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Arsenic Dye??

Green Pigment Fabric Color

Was very popular during the latter half of the 1800s. In 1775, a Swedish chemist – Karl Scheele discovered how to make a beautiful green pigment with copper arsenite. The color was named Scheeles or Schloss green. Scheele's green was such a success that it was commonly used as a tint in paper and paint and eventually domestic fabrics. Even though Scheele's green was very pretty and the dye was very stable. (It didn’t fade), it was also very toxic. After all, arsenic was one of the main ingredients.

This is what Scheele's green looks like

Textile workers especially were affected by the manufacturing process. Arsenic exposure causes skin rashes, abdominal issues, headache, hair loss and eventually death. The manufacturers knew how dangerous the pigment was to produce, but many did not take safety precautions. Of note – In 1861, a young textile worker, Matilda Scheurer - 19 – whose job was to apply green dye to hat flowers – developed symptoms of vomiting, her eyes turned green and when she was in her last hours, said she saw her world as green. The shop and eventually the surrounding establishments were investigated, and it was found the majority of workers were in the same situation. The arsenic was being absorbed into the bodies of the workers by licking the end of the paintbrush and then applying pigment to the flowers. It was also absorbed into the skin through the manufacturing process. The medical profession knew what was going on and warned the manufacturers and the public. Although some manufacturers protected their workers, it wasn't common practice.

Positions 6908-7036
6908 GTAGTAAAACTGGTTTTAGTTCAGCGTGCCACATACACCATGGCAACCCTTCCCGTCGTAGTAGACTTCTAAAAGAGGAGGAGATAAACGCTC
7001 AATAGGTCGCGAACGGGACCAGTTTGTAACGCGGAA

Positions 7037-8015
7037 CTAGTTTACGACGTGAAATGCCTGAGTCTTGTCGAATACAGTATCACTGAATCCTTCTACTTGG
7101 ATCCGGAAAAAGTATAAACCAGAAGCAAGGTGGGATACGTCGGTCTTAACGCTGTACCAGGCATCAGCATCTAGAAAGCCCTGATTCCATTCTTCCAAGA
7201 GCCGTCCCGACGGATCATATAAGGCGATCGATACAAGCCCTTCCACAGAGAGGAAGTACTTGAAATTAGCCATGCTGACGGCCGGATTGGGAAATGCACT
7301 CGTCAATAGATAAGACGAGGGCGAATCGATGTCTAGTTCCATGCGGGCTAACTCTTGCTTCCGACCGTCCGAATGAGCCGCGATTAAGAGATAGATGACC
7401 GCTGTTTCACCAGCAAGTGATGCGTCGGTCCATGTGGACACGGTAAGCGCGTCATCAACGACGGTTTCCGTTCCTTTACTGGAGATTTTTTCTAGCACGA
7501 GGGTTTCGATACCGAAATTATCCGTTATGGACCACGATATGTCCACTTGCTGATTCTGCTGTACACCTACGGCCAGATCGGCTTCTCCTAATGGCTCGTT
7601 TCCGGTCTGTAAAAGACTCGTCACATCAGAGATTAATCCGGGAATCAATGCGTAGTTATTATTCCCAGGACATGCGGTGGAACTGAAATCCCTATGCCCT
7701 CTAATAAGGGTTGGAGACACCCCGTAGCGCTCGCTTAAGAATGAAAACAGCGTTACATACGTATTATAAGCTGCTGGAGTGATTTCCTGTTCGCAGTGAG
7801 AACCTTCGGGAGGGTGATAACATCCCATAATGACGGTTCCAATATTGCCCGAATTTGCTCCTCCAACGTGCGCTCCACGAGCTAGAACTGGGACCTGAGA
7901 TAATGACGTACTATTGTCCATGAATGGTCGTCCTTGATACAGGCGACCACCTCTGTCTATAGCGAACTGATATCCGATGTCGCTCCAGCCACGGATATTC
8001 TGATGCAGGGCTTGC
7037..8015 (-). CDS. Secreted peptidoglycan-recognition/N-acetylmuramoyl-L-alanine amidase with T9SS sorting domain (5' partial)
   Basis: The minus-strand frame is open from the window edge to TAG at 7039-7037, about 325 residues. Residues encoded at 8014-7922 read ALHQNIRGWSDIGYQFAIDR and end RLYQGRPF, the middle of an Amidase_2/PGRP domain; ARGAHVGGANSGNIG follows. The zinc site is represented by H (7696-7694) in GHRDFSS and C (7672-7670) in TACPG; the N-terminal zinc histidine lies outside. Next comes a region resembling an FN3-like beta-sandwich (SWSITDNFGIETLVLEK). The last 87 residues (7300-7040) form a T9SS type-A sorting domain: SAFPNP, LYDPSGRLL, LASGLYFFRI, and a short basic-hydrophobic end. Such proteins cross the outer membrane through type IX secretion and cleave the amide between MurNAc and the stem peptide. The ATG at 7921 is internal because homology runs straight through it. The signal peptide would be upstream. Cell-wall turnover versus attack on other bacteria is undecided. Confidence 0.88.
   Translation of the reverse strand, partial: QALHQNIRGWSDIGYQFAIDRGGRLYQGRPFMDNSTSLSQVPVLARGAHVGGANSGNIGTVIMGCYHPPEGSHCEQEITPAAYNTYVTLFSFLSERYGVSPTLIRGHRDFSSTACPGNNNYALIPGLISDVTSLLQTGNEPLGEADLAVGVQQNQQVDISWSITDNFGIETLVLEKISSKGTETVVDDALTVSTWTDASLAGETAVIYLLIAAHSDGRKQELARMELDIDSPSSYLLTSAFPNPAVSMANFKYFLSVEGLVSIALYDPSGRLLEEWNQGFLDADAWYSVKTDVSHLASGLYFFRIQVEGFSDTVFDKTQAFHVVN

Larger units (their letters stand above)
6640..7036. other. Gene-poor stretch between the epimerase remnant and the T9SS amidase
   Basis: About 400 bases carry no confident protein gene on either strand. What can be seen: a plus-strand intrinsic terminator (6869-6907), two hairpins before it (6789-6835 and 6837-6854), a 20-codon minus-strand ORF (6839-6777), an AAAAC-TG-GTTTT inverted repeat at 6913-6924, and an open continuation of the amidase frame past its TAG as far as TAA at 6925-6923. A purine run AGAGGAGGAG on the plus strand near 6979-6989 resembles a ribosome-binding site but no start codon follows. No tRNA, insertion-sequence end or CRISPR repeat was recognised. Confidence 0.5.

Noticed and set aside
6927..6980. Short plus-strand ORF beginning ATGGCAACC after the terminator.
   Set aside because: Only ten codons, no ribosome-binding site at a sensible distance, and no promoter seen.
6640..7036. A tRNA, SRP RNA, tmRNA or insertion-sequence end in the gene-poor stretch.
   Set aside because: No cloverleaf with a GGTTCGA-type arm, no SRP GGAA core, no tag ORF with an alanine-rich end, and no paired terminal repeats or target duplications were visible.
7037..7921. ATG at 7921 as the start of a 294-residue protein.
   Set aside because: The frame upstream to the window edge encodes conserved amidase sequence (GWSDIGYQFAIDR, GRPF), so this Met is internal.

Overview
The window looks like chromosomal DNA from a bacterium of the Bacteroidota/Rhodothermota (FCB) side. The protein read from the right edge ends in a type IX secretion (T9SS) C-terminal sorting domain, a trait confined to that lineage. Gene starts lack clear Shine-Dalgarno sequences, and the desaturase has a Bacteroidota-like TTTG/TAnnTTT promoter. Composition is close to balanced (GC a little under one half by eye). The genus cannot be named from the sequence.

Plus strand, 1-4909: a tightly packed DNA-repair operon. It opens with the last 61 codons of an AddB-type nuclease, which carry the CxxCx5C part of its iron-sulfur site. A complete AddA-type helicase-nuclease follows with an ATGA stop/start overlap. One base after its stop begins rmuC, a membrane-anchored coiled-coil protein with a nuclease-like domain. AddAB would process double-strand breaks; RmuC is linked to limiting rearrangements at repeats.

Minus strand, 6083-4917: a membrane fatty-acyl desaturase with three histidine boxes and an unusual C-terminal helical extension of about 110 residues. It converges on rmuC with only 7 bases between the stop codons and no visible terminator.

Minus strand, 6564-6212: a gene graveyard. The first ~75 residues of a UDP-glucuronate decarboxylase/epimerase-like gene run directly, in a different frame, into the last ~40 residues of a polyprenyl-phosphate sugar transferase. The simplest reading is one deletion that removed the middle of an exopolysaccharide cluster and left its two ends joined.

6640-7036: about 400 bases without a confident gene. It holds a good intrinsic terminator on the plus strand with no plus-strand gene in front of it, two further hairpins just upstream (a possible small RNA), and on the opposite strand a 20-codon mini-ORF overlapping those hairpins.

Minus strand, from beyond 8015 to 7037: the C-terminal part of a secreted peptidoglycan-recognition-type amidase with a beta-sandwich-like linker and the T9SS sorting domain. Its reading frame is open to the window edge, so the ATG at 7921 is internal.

Those who wore and were exposed to the finished products also faced health issues. The fabric dyes would leach from the fabric into the skin of the wearer, causing all sorts of arsenic-related medical symptoms.

An interesting tidbit...

In 1821, Napoleon passed on amidst rumors of poisoning. It was found out later that he actually died of cancer, but…. In the 1960s hair analysis was done on his body and one of the results found was an elevated level of arsenic. Not enough to kill him, but enough to make him rather uncomfortable. Fast forward to 1980 – wallpaper analysis found highly toxic Scheele's Green on the wallpaper of his bedroom. Maybe there was something to those poisoning rumors after all….

(this is not Napoleons bedroom, but an example of popular wall paper of the time.)

It is interesting that even to this day, the color green has a bit of a reputation among those in the garment trades. Coco Chanel – was very superstitious and believed the color green was linked to bad luck.

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